An extract from date seeds stimulates endogenous insulin secretion in streptozotocin-induced type I diabetic rats
Background: The efficacy of an extract from date seeds has been tested successfully on the glycemic control of type I diabetes mellitus in rats. A suggestion that date seed extract could stimulate certain cells to differentiate into insulin-secreting cells has been proposed. In order to investigate such a possibility, this study was conducted to measure C-peptide levels in the serum of type 1 diabetic rats treated with date seed extract.
Methods: Two hundred rats were divided into 4 groups. Group I served as the control. Group II was given daily ingestions of 10 ml of date seed extract. Groups III and IV were made diabetic by streptozotocin injection and were given daily subcutaneous injections of 3 IU/day of insulin for 8 weeks. Group IV received, in addition, daily ingestions of 10 ml of seed extract. At the end of experiment, blood samples were collected from each rat, and blood glucose and serum C-peptide levels were measured.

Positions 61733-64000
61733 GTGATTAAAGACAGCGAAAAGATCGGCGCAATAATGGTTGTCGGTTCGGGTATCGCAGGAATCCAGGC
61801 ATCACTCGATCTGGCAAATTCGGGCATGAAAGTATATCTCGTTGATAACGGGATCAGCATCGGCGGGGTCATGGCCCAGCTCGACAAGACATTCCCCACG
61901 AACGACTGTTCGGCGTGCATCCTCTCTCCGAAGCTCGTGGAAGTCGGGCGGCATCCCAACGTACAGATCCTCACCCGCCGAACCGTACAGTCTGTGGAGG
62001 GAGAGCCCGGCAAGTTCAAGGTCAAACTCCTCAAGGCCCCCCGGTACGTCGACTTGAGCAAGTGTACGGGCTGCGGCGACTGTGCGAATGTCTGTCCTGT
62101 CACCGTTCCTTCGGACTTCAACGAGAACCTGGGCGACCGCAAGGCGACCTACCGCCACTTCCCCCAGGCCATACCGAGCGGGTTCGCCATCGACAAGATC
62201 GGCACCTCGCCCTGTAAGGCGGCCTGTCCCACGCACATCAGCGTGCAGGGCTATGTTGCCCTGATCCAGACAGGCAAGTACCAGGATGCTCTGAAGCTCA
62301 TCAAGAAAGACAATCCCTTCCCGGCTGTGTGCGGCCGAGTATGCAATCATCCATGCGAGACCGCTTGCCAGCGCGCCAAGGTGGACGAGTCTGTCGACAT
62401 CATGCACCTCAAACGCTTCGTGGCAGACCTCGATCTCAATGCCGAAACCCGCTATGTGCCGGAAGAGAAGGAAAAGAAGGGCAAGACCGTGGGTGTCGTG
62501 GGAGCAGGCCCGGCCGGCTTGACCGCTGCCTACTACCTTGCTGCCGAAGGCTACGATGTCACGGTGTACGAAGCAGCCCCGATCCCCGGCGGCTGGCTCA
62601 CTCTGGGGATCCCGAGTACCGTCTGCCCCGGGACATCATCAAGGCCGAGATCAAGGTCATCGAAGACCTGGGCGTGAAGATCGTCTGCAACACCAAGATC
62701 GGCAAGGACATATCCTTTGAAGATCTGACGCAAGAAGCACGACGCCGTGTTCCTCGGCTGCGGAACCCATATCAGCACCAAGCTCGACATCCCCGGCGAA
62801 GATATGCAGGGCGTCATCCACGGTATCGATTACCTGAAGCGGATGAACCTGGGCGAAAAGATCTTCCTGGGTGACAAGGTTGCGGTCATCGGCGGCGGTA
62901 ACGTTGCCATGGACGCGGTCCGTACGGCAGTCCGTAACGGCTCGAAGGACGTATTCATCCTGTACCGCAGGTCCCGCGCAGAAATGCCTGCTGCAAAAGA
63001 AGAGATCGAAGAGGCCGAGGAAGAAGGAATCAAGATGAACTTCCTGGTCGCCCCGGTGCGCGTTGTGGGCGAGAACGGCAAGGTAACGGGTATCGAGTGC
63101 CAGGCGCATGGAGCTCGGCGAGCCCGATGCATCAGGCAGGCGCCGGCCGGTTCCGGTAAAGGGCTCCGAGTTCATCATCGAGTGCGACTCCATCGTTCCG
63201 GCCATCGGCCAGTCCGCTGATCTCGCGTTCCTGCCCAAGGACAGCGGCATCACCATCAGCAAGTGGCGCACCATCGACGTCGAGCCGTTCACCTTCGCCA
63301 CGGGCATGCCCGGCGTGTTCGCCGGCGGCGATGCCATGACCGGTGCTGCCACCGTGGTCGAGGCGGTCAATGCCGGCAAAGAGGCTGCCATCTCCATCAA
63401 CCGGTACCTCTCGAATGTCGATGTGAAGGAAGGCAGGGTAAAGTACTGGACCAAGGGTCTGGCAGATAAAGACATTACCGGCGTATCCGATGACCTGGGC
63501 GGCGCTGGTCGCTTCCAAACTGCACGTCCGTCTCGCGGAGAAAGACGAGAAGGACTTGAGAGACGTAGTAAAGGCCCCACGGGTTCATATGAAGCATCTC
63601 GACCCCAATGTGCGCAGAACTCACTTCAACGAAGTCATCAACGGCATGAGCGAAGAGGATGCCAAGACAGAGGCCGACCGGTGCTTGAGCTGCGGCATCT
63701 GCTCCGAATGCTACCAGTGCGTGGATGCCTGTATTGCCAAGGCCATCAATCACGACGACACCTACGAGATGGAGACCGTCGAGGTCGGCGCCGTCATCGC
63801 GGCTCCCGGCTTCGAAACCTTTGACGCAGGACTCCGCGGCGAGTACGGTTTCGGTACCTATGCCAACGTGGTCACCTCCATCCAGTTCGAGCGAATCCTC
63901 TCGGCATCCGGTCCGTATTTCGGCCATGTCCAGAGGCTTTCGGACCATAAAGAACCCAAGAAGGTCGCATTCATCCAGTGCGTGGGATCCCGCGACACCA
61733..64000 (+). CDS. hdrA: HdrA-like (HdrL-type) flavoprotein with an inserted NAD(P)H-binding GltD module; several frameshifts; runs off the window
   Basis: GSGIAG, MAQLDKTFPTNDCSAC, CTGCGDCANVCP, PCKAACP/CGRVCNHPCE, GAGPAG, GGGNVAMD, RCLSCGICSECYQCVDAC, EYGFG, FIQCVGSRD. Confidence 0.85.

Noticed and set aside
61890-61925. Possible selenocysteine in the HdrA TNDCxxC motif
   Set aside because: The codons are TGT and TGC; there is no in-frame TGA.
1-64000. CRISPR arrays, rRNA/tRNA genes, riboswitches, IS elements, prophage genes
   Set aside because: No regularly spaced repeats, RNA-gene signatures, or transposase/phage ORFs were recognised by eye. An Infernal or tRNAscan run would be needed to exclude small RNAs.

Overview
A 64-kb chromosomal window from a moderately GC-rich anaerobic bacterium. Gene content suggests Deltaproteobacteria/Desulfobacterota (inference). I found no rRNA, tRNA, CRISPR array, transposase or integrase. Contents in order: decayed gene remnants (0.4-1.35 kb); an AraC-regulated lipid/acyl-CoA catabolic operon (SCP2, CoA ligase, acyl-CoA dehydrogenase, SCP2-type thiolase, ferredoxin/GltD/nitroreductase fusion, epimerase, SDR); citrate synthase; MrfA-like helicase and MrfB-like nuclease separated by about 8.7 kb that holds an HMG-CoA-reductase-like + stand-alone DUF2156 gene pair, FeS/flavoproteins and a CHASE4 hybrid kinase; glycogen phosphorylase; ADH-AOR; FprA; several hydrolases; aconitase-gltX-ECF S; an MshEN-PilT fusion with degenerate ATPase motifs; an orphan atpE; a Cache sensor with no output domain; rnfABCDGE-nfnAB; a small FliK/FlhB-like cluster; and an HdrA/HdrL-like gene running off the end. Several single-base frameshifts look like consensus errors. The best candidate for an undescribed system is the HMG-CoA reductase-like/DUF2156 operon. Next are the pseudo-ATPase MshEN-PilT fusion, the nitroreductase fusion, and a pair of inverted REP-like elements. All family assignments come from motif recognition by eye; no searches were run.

Results: No significant differences in the means of blood glucose and serum C-peptide levels were observed between groups I (control group) and II (date seed extract-treated control group). Group IV (date seed extract-insulin-treated diabetic group) showed a statistically significant reduction in the mean blood glucose level compared to Group III (insulin-treated diabetic group). The mean serum C-peptide level was significantly higher in group IV compared to group III.
Conclusion: Biochemical results suggested an increase in endogenous insulin secretion in the case of type 1 diabetic rats treated with date seed extract, which might be the cause of its hypoglycemic effect.
Keywords: Date seed extract; type 1 diabetes; serum C-peptide
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Copyright (c) 2013 Ahmed F. El Fouhil, Aly M. Ahmed, Muhammad Atteya, Raeesa A. Mohamed, Amr S. Moustafa, Hasem H. Darwish
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